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White Sox 3, Cubs 1: More RISPy business

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The Cubs had plenty of baserunners. Only one of them scored.

Erich Schlegel-USA TODAY Sports

The White Sox came into this series on a nine-game losing streak.

The Cubs came into this series off two emotional late-inning comebacks against their biggest rival.

So of course, the White Sox win the game 3-1. Because baseball. And because the Cubs simply could not get key hits when they needed them.

Kyle Hendricks threw all right in his first start back off the disabled list. But he was having trouble throwing strikes at times, which led to a high pitch count and his removal from the game with one out in the fifth and the game tied 1-1. Hendricks didn’t walk anyone, but he allowed eight hits and was taken out after Jose Abreu’s double scored Melky Cabrera to tie the game 1-1.

Justin Grimm got out of that inning, but in the next, Adam Engel homered to make it 2-1 White Sox.

Adam Engel. Who had 32 minor-league homers in 1,871 at-bats before being promoted, and just two in 101 at-bats coming into this game.

Earlier, Hendricks’ groundout with the bases loaded in the second inning had produced a 1-0 lead for the Cubs.

I’d have been very surprised if you had told me at that point that the Cubs wouldn’t score any more runs. Sox fans I know told me that Miguel Gonzalez was usually good through about five innings, then hitters could get to him. That actually turned out to be true, but the Cubs simply could not push runs across the plate. In the seventh, the Cubs got singles from Jon Jay and Javier Baez leading off the inning.

Now, it’s still 2-1 at this point, and the pitcher’s spot is up. Ian Happ was the pinch-hitter.

Would you have put someone else up there and bunted the runners along, saving Happ for later? Because if the runners had moved up, Jason Heyward’s fly ball would have tied the game.

Instead, Happ struck out. Kris Bryant walked after Heyward’s out, loading the bases, but Anthony Rizzo flied deep to center to end the inning. At this point the Cubs had left eight men on base.

Then Matt Davidson took a Koji Uehara pitch and sent it in the general direction of Evanston:

I spoke to Dave after the game — he said that ball went 476 feet, missed the building on Waveland by only about 20 feet. Yikes.

Still, it’s only 3-1 and the Cubs had another chance in the eighth. Kyle Schwarber singled with one out, and one out later Jay laid down a perfect bunt single, completing his 4-for-4 day:

Yikes again. We sure don’t want to go back there.

Javier Baez was next, and Anthony Swarzak fed him nothing but sliders until he lofted a ball to right field to end the inning.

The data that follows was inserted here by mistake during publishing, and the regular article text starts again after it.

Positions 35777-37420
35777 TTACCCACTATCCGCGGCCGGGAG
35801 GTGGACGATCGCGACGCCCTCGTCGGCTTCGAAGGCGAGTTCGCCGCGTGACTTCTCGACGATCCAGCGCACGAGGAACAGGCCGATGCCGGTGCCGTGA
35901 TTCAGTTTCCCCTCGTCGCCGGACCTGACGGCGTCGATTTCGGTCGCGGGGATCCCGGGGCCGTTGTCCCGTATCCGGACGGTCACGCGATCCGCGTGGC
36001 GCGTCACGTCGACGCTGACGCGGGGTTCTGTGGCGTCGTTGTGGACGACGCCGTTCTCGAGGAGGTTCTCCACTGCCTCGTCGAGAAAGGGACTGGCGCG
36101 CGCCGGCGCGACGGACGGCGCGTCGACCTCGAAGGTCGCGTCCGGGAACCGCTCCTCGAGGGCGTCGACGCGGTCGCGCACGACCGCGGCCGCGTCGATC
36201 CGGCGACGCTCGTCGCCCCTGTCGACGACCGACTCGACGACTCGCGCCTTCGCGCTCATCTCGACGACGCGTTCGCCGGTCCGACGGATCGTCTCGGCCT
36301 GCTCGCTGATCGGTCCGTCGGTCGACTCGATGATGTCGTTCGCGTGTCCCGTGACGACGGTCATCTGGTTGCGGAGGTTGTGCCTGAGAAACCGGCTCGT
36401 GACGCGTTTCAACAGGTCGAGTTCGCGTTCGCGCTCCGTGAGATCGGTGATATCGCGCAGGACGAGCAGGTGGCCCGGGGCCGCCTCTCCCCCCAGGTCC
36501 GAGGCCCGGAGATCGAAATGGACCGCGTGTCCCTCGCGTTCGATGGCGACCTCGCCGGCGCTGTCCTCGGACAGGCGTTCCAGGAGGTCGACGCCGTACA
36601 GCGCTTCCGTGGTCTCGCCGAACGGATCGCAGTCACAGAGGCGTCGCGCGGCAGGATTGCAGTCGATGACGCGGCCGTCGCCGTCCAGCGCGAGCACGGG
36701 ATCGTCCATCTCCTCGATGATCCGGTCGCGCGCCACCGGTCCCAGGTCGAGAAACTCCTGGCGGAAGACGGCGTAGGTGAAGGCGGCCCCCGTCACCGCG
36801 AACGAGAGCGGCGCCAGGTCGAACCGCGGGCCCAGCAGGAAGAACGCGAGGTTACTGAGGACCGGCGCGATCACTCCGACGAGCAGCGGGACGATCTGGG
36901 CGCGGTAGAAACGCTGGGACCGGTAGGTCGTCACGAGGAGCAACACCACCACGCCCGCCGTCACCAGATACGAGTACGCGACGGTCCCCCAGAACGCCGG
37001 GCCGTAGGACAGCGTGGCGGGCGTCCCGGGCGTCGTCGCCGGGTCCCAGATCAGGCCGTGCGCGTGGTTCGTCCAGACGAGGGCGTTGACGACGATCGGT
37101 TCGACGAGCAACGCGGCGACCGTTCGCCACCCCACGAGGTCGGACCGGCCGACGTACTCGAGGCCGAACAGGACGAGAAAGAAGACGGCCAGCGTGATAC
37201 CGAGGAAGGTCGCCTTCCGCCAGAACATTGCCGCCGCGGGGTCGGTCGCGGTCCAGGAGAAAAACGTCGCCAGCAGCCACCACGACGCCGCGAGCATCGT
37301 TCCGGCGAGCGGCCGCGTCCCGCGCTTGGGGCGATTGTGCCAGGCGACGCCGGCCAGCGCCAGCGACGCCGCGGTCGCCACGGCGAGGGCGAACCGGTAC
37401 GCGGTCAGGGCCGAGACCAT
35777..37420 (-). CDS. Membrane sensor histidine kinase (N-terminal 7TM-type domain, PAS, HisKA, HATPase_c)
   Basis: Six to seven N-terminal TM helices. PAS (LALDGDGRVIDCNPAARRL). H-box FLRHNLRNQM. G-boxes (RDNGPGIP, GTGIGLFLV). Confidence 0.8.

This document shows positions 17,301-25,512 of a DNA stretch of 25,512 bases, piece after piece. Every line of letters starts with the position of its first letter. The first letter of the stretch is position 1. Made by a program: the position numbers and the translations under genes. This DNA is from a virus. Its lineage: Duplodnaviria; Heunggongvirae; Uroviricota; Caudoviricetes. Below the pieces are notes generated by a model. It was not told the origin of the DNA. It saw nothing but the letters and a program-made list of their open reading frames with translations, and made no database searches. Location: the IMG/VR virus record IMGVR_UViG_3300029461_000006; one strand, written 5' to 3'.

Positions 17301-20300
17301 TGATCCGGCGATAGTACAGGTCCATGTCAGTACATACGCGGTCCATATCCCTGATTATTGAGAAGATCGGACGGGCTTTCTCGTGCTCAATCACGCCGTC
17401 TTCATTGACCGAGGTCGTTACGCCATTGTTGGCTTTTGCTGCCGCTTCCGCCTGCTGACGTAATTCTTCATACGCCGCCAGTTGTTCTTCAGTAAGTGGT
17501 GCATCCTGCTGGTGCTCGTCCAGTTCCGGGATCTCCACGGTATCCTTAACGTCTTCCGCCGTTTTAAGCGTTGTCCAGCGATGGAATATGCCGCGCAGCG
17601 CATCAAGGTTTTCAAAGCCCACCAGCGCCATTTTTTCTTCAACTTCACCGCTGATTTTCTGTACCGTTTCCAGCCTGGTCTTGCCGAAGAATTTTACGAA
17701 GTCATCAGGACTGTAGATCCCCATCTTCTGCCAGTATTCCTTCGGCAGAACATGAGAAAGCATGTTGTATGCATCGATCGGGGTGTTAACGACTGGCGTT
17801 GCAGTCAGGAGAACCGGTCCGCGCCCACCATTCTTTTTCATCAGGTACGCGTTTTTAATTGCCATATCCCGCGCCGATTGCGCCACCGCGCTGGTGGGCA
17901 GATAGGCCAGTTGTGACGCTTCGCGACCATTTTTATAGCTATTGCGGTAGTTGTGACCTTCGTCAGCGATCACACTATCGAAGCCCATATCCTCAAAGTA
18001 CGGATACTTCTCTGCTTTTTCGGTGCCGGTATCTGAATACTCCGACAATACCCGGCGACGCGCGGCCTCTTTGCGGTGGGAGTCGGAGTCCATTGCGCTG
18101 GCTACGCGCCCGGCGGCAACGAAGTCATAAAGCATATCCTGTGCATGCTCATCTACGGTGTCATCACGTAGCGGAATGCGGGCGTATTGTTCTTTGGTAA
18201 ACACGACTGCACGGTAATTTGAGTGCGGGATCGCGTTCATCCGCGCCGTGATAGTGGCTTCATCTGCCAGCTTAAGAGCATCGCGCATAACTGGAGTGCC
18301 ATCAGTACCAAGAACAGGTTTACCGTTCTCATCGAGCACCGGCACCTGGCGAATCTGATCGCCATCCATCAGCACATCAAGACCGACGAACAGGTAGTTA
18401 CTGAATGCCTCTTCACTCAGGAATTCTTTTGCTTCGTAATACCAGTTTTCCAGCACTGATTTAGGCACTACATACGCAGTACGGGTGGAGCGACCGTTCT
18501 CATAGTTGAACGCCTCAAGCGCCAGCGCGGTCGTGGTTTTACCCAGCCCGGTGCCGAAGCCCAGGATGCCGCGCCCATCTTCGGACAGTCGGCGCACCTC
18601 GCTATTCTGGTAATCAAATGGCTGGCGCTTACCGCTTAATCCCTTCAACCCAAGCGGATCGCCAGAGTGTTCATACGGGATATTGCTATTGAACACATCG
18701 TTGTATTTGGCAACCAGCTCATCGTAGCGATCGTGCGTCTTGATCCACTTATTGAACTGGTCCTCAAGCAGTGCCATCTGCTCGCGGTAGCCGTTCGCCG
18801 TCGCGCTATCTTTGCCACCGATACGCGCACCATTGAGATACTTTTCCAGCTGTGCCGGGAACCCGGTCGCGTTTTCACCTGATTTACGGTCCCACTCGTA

Brian Duensing threw a 1-2-3 ninth. You know, Duensing has been one of the better and most consistent relievers on this staff. After a rough start in which he allowed six runs in his first five Cubs appearances, Duensing has a 1.47 ERA and 1.046 WHIP in his last 34 outings covering 36⅔ innings, with 42 strikeouts. Maybe Joe Maddon should use Duensing in higher-leverage situations — because right now, guys like Grimm and Uehara aren’t getting the job done.

And it also says to me that the Cubs ought to ramp up their pursuit of relief help by trade over the next week.

The Cubs had a shot at tying the game in the ninth. With two out, Bryant hit a slow roller to short that Tim Anderson couldn’t handle, and he reached with a single. Rizzo walked to put the tying run on base.

Willson Contreras, Sunday’s hero, was next. And after ball one, he looked at three straight hittable fastballs from Swarzak and was called out on strikes to end it. And looking at the photo at the top of this post, he wasn’t happy about that, but I thought Angel Hernandez called a fair game.

12 men left on base. 0-for-10 with RISP. You have seen this movie before, and the ending isn’t any different.

This is the best news from this game:

Obviously, if Cubs starters can keep this up they’re going to win a lot of games. This one was tremendously frustrating, because with all those baserunners, the Cubs probably should have won this one, too.

The loss drops the Cubs back to second place, half a game behind the Brewers. But there are still three games left in this series against the White Sox, and right now they’re the worst team in the American League. And the Brewers will open a three-game series against the Nationals in Washington Tuesday night, so there’s plenty of time for the Cubs to make their move and take over first place before the big series in Milwaukee this weekend.

Tuesday afternoon at 1:20 CT, it’ll be John Lackey for the Cubs and Carlos Rodon for the White Sox.